The Eyes Have It. Our Loss.

By  |  July 17, 2011 | 

Before I conclude with Part III, a brief interlude.

For those who work with trainees, we all recall the special resident.

I interviewed Matt as a prospective MS IV, and during that encounter, his pompadour, thin tie, pointy shoes, and thick, dark rimmed glasses struck me.  A musician?

Indeed (upright bass), and from Nashville to boot, we immediately began to converse on all things music—a love of mine.  In particular, and not lost on Matt, was my passion for alt-country, a genre I am very fond of, and a certain corridor for conversation, at least for this dreamer.*

We exchanged a few emails, and fortunately for Lenox Hill, he commenced his internship in July 2010.

A consummate professional and gentleman, with a gift for earnest, wholehearted conversation, he made an impression on all.  He was a pleasure to teach and supervise this past year.

I asked him early on about his career choice.  “Ophthalmology,” he said.

“Why,” I responded.

He expressed that the eyes were all about spatial planes, artistry, and creativity.  I was not sure I understood completely, but the passion in his answer was clear.  He knew himself and “retinal cohabitation” was destiny.

Well, June 2011 arrives, and we say our emotive goodbye.  Our loss, Optho’s gain of course.  Matt, I hasten to add, is well suited for primary care, with his devotion to people and their sensitivities (he might be the only ophthalmologist on the planet who will discuss end of life care with his patients :)).

It is a shame, we need more folks like Matt in Internal Medicine. In this case though, its all about love of career, and even at a quarter of the salary, his path is unmoved.  Like the title, “the eyes have it.”  _______________________________________________________________

Coda: After his departure, I was heartened and touched to find the below drawing on my desk.  Now the “artistry” angle is clear, and the meaning less clandestine.  They say a picture is worth a thousand words:

Our Team, June 2011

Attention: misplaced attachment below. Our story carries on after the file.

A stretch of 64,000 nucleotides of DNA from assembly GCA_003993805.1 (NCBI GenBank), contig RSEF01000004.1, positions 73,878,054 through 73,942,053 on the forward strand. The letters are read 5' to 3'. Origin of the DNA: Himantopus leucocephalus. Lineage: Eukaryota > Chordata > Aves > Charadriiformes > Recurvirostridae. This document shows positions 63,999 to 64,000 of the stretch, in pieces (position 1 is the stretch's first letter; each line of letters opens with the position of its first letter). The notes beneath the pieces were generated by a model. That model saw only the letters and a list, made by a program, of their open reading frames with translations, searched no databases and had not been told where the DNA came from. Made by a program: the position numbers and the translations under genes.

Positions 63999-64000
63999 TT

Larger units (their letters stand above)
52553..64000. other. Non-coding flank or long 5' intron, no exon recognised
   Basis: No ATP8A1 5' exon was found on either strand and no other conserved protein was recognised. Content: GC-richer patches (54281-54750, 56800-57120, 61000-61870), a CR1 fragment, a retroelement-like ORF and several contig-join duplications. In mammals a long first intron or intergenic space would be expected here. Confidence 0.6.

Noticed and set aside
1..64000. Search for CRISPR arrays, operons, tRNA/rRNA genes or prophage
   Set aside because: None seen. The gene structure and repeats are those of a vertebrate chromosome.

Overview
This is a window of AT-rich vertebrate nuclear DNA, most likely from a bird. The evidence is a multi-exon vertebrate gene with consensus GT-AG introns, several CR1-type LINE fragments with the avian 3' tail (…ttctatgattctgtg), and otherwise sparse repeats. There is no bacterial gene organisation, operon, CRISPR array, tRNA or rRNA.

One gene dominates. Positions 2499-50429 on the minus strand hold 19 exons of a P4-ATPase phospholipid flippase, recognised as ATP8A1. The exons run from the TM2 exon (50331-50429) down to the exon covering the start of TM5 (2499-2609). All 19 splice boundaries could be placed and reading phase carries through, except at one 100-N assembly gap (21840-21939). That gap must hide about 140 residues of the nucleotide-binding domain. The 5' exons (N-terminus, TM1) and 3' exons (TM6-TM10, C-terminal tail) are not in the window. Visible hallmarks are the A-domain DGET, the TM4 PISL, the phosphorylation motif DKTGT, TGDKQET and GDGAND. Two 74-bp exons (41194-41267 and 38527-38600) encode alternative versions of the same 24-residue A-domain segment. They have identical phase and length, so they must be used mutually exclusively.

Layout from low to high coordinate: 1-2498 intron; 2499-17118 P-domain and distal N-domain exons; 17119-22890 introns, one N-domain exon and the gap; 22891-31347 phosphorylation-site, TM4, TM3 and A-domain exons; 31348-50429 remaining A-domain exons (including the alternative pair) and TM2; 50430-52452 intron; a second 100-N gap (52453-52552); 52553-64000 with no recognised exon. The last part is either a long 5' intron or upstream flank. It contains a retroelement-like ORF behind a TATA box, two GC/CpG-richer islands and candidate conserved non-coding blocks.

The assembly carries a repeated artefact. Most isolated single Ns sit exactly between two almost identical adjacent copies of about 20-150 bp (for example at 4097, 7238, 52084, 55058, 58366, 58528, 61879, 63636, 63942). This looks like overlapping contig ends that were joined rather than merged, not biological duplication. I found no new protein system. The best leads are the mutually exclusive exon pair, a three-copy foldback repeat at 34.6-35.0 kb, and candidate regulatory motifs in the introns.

Well, we continue to communicate, and I am sure it will last.  The pleasure endures, and it is still mine (with his usual refrain, “what did you listen to today?”).

The payoff, as friendship does have its merits–is knowing a future eye doctor where copay’s are off the table.  LOL.

Incidentally, I inquired of him in June about his favorite artist.  Shockingly, there is a striking resemblance.  I never realized.  LOL #2.


*I remember Charlie Rose conveying to Lenny Kravitz on his program that despite the brilliance and accomplishment of his guests, half of them, as they relate it to him off camera, would throw it all away to live Lenny’s life for one day.  Yup.


About the Author:

Brad Flansbaum
Bradley Flansbaum, DO, MPH, MHM works for Geisinger Health System in Danville, PA in both the divisions of hospital medicine and population health. He began working as a hospitalist in 1996, at the inception of the hospital medicine movement. He is a founding member of the Society of Hospital Medicine and served as a board member and officer. He speaks nationally in promoting hospital medicine and has presented at many statewide meetings and conferences. He is also actively involved in house staff education. Currently, he serves on the SHM Public Policy Committee and has an interest in payment policy, healthcare market competition, health disparities, cost-effectiveness analysis, and pain and palliative care. He is SHM’s delegate for the AMA House of Delegates. Dr. Flansbaum received his undergraduate degree from Union College in Schenectady, NY and attended medical school at the New York College of Osteopathic Medicine. He completed his residency and chief residency in Internal Medicine at Long Island Jewish Medical Center in New York. He received his M.P.H. in Health Policy and Management at Columbia University. He is a political junky, and loves to cook, stay fit, read non-fiction, listen to many genres of music, and is a resident of Danville, PA.


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